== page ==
Precipitation 1 1/2-inch

Saturday, November 11, 2006

What's bugging me

Okay, for a gardener the following pictures may be disturbing.

Here are the blasted caterpillars that have devastated what used to be nice cabbages; these two and about 3 dozen of their cousins.

And this is just too aggravating for words. The picture is of the blasted ants, which I have been fighting with borax and diacomatous earth and ant bait traps. I wouldn't be so aggressive if they didn't import or "farm" the aphids and the scale which coat entire plants. I have blasted them off time and time again, and the ants quickly bring the aphids back, repopulating every tender dahlia bud, rhubarb leaf, or lettuce. It's enough to drive me to .... well, I don't know what. The ants are everywhere. I know this is a very active time for them, but I sure can't wait for the rains to drown some of their population. Unfortunately, they have set up home in the greenhouse, which they love in the winter, incubating their young. I bait them again and again, but it's a losing battle.

On to other things. Woke up to a rainy morning (3/8-inch precipitation). Took a few pictures, two of a confused squash that came up from the compost. Now if I thought for one moment I could get a squash, I'd hand pollinate it. But I give the plant about 2 weeks before mildew has its way. The picture below is a female flower:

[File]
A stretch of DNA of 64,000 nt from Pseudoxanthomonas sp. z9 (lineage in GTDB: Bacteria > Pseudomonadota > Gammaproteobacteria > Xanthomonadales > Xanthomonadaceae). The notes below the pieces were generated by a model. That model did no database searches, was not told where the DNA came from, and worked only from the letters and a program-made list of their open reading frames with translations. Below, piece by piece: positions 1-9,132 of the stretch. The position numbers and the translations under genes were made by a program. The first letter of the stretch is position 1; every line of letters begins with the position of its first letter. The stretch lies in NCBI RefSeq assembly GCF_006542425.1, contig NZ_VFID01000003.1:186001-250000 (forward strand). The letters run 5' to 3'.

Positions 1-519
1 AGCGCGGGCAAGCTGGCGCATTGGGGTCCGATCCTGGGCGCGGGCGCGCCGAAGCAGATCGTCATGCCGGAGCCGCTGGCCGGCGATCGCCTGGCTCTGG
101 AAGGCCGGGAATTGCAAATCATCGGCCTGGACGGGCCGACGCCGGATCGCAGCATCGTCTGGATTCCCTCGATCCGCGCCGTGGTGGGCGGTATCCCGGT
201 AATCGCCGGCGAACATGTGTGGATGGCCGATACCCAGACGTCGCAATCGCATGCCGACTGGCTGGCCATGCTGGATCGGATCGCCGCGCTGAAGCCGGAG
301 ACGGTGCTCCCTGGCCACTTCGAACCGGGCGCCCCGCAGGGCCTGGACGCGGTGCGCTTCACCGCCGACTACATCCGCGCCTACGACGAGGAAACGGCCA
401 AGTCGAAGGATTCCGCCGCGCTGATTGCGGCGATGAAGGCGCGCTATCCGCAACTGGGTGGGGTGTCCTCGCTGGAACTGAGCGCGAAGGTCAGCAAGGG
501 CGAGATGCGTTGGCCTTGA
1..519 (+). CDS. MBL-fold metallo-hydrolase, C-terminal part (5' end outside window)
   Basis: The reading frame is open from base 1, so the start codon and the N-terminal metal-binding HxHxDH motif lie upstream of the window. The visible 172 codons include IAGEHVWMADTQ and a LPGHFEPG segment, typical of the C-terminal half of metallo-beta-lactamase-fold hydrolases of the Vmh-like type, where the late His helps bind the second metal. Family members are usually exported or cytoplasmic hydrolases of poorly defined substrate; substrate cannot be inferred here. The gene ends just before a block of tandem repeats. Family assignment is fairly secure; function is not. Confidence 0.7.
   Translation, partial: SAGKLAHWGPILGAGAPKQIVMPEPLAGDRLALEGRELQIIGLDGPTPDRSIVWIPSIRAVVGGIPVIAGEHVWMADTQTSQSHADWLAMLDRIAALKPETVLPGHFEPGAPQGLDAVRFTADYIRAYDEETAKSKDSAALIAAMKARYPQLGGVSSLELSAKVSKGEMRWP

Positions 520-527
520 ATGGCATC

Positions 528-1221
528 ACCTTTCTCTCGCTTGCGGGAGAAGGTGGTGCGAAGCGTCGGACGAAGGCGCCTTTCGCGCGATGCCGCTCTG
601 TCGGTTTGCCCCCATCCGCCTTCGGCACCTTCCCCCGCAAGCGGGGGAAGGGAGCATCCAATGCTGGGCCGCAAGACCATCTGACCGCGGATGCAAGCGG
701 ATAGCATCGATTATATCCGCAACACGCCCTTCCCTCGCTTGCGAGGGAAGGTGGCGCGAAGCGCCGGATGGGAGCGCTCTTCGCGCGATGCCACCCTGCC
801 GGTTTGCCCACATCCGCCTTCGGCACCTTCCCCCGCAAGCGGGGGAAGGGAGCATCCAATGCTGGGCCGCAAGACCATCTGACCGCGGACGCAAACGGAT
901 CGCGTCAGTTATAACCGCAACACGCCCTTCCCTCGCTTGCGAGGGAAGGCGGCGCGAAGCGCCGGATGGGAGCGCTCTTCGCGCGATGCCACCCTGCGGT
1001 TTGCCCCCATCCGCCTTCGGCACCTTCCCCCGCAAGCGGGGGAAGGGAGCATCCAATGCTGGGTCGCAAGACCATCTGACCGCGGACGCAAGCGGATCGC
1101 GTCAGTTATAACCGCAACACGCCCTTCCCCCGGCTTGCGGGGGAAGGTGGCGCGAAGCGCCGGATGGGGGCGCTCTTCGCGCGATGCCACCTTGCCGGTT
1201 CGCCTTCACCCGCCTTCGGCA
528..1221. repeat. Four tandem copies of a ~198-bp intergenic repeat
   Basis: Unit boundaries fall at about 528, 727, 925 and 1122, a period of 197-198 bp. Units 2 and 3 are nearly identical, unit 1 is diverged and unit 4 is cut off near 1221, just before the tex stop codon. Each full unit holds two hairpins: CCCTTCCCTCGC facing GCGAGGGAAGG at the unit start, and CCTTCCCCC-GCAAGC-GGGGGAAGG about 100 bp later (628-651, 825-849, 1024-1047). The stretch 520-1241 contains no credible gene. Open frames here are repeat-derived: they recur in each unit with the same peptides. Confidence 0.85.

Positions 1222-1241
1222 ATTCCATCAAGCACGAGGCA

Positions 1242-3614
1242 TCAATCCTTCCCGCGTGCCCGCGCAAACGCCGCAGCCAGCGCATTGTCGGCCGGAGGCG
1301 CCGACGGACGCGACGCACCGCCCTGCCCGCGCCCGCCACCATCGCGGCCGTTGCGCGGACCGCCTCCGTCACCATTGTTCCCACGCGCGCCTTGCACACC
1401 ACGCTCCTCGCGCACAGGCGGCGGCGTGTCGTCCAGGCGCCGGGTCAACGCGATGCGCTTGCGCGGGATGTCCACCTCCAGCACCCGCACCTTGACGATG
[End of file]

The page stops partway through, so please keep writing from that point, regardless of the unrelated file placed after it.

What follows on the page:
And this one is male:
Notice at the base, there isn't any fruit/squash forming. The most common reason why zuchini don't grow (and just drop the fruit) is because there weren't any male flowers open and ready when the female flowers are. I've observed that the plant will put a number of male flowers out before the females, but they usually fade before the female flowers are ready. I'm assuming that this is so the plant will cross with other plants nearby instead of self pollinating. I don't do seed saving for squash because they cross so easily (and the results can be disappointing) so I leave it to the experts and just buy a few seeds to sprout. But if I'm really anxious to get a few squash, I'll borrow a male blossom from another squash plant (even a compost sprout) to get the job done. Thank goodness they are so productive. What I might do is fry a few of these blossoms for lunch tomorrow. It would be a nice "off season" treat.

Friday, November 03, 2006

The rustling of leaves

October slipped by. This blog has become a cobwebsite. I thought that I could talk endlessly about plants and gardening. But of late, I've been pre-occupied with other thoughts and tasks. None of which have been about the garden. Well, mostly.

A few of the things I have been doing: